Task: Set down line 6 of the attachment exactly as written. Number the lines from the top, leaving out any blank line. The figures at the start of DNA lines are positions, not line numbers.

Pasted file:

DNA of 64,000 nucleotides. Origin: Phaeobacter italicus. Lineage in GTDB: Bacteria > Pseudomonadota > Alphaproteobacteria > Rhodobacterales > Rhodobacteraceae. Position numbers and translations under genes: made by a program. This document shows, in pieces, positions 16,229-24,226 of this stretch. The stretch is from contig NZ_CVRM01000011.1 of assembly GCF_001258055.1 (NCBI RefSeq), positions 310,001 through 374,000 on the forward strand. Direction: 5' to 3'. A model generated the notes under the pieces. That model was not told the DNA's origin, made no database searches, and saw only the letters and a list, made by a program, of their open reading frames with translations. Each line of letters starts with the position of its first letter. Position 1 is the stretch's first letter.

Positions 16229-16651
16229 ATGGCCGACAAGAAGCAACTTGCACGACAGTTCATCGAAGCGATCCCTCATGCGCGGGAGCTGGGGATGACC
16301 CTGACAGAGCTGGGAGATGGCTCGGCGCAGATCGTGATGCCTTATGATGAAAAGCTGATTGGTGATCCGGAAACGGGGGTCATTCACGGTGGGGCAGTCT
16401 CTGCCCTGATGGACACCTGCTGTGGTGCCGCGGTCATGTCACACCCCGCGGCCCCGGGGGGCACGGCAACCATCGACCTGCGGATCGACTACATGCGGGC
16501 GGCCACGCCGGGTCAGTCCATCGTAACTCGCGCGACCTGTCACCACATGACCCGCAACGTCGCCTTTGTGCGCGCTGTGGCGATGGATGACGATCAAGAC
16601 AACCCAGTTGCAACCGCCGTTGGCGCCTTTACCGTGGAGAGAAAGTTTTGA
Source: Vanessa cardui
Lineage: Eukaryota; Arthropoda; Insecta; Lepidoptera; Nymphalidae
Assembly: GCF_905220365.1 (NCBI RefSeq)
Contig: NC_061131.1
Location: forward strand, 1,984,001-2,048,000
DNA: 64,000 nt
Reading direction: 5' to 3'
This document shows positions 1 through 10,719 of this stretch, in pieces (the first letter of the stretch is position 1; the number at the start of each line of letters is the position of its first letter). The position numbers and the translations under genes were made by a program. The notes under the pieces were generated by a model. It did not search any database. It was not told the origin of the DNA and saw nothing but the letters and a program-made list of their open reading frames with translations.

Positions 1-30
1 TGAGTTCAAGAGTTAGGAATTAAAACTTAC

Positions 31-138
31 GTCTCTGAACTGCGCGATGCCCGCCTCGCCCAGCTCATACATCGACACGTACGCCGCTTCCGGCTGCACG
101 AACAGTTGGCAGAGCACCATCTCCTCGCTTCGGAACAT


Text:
16501 GGCCACGCCGGGTCAGTCCATCGTAACTCGCGCGACCTGTCACCACATGACCCGCAACGTCGCCTTTGTGCGCGCTGTGGCGATGGATGACGATCAAGAC